Gabriel Katzner - May 11, 2022 - Beneficiary
Kaztner Law Group Tangled Tittle

Having the title to your home means that your name is on the deed. “Tangled Title” refers back to the scenario while you stay in a home you own (or have a proper to own) however your call isn’t at the deed.

Most often, titles get tangled the person whose call is at the deed passes away and the loved ones hold to stay withinside the domestic without placing the deed of their call. At that point, the surviving loved ones have a tangled identify due to the fact they inherited an interest in the home, however, their call isn’t at the deed.


Mary and James have lived with Mary’s mother, Nancy, a widow, for the past five years. Nancy told the couple that they would inherit her home once she passed. Mary and James pay utilities and take care of upkeep on the home. Nancy has had sole ownership of the home ever since her husband Harold died.

Fast forward four years, Nancy has just died, and Mary and James continue to live in the family home. They recently visited their neighborhood bank to see if they qualified for a home equity loan to make improvements on the home. They were surprised to find that the home’s title was still in Nancy’s name. The deed had never been transferred, and, technically, Mary and James do not own the home.

Mary and James counted on using the equity in the home to provide much-needed heating and air conditioning improvements and to upgrade the main bathroom. They are expecting their second child and need a more functional layout for their growing family.

Mary and James make an appointment with their attorney to learn how they can untangle their home’s tangled title. They are unhappy to hear that they must incur this added expense, but they really have no choice. They need the home and its equity to help support their family.

How Does a Title Get Tangled?

A deed is a legal document that is used to transfer ownership of a property from one person to the next. The person who holds the title to a property is the legal owner of that property. When you purchase a home, a deed transfers the home’s title from the current owner to you. A deed would be used to transfer ownership of Nancy’s home to Mary and James.

The terms title and deed are commonly confused. A deed is an official written document. A title refers to who owns a property. It is a concept, not a legal document.

When Nancy died, she stated in her Last Will and Testament that she was passing ownership of her home to Mary and James. The couple assumed they owned the home until they learned differently at their bank meeting. An inherited interest is not enough. Nancy forgot to put Mary and James’s names on the deed, and therefore, the property does not legally belong to them.

The Pew Charitable Trusts investigated the problem of tangled titles in Philadelphia. Approximately 2% of the city’s 509,258 properties have tangled titles. These properties have a value of over $11.1 billion. Unfortunately, tangled titles may go on for years, and most people do not realize they have an issue until they financially need the equity in their home and cannot access it.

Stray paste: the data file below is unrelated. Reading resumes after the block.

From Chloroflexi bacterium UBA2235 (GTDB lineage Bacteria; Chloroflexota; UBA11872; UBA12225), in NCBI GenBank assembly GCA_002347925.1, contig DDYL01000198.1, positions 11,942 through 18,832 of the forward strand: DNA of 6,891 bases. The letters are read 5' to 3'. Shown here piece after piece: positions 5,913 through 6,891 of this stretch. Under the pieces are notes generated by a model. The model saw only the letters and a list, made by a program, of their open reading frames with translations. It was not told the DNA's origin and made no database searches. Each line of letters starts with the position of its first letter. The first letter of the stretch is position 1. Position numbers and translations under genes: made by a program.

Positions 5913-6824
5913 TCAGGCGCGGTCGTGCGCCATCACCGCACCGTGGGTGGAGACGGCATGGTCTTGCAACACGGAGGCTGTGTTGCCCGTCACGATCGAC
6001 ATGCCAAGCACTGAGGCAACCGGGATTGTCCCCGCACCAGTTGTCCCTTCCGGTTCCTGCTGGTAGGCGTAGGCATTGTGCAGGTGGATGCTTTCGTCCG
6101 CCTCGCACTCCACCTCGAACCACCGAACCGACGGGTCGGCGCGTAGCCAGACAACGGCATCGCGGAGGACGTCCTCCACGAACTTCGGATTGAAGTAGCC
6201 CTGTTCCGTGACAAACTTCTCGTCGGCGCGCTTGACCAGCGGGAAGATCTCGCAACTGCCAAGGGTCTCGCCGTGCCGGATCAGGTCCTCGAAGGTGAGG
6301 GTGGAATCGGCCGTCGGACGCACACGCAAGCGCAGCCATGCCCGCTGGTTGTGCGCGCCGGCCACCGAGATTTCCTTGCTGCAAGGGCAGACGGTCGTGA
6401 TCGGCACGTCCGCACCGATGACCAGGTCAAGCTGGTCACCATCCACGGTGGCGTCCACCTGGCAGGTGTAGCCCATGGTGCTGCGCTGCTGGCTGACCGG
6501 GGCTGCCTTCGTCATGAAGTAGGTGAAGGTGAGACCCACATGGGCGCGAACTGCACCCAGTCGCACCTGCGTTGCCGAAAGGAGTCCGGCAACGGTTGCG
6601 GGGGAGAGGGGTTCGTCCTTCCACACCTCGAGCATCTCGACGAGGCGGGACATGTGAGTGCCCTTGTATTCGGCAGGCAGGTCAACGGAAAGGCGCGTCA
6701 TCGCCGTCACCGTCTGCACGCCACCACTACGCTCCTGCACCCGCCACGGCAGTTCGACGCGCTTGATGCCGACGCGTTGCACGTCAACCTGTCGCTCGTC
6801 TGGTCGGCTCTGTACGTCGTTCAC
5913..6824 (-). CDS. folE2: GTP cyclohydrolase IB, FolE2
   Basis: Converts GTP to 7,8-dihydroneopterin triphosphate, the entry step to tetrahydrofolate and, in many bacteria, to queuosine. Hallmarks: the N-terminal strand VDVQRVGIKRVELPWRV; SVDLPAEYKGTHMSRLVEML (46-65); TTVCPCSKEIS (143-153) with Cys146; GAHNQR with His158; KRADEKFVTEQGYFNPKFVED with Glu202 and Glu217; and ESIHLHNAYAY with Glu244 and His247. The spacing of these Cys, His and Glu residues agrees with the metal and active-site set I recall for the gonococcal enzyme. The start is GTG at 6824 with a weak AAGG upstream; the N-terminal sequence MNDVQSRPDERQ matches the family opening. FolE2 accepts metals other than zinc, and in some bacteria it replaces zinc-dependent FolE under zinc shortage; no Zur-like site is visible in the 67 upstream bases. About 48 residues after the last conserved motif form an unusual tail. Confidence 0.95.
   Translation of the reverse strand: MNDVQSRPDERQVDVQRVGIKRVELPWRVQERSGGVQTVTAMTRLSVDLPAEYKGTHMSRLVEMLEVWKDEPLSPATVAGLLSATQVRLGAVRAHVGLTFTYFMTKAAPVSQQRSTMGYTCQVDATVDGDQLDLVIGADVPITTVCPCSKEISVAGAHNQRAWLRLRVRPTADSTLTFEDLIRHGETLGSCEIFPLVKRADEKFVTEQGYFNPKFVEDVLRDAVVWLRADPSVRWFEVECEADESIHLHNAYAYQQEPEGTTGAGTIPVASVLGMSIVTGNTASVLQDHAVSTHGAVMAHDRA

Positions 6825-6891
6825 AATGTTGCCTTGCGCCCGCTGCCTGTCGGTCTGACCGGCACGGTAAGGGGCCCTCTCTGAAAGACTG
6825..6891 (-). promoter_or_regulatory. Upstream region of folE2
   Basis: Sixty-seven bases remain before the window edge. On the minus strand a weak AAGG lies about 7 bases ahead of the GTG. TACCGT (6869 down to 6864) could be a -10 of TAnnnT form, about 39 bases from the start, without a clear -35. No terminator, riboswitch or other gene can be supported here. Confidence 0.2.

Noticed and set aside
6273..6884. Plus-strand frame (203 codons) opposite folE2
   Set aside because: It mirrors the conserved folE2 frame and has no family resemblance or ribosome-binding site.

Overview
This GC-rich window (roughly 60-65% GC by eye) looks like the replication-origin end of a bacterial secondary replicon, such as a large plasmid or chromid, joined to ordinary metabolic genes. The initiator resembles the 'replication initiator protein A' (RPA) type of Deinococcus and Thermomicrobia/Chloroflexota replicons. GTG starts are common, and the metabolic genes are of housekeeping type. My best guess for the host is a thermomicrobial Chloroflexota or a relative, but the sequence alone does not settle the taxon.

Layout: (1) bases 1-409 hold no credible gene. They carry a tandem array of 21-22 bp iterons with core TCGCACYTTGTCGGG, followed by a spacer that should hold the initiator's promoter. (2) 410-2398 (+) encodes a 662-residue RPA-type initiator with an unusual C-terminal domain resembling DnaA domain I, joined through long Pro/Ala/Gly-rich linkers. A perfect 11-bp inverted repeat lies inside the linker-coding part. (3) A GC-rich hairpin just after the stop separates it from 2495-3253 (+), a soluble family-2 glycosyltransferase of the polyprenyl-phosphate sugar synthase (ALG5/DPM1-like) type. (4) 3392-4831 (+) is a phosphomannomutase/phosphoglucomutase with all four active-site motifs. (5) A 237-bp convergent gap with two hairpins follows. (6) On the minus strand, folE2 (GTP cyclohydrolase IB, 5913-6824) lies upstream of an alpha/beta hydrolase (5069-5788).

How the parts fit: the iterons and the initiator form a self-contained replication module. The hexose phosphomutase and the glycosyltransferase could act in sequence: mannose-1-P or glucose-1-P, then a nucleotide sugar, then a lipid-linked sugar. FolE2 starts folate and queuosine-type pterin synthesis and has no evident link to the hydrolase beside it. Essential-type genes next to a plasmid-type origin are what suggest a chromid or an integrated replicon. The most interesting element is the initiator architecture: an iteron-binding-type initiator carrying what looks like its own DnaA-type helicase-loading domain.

What Are the Potential Consequences of a Tangled Title?

Mary and James do not legally own the home they are living in, a situation known as a tangled title. Potential consequences of having a tangled title include:

  • Not having access to your home’s equity
  • An increased risk that the home deed may be stolen
  • An inability to sell the property or transfer it to your heir or spouse
  • Inability to use your home equity to qualify for financial assistance to make upgrades or repairs
  • An inability to negotiate with a mortgage company or assert a tax payment plan, which can put you at increased risk for foreclosure
  • Difficulty getting homeowner’s insurance

How Can You Untangle a Tangled Title?

In Mary and James’s case, untangling the title is fairly straightforward. Nancy was the sole owner of the home, and she stated in her Last Will and Testament that she wanted the property to go to the couple. Nancy’s home and property are scheduled to go through probate in the next month or so. At the end of probate, a new deed will be drafted and recorded, naming Mary and James as the owners of the home. This process would have been more difficult if Nancy had not expressed her wishes in her Will, if there were multiple heirs with an ownership claim, intrafamily conflicts, or shared ownership of the property.

Probate can take a year or more, and there are fees involved, such as administrative costs and attorney’s fees. In addition, untangling a title can get complicated, and therefore, the expertise of a probate lawyer may be necessary. The Pew Charitable Trusts estimates that the cost of untangling a title at $9,200 for a home valued at $88,800.

Contact us for assistance if you need help to untangle your property’s title. It is best to address the problem as soon as you know it. An estate planning attorney can also help you ensure that your property is passed to your loved ones in the manner you intend and that they will not be faced with untangling a tangled title.

You can schedule a call with us or reach us directly at 855.631.3457 to learn more about how best to plan today to protect those most important to you.

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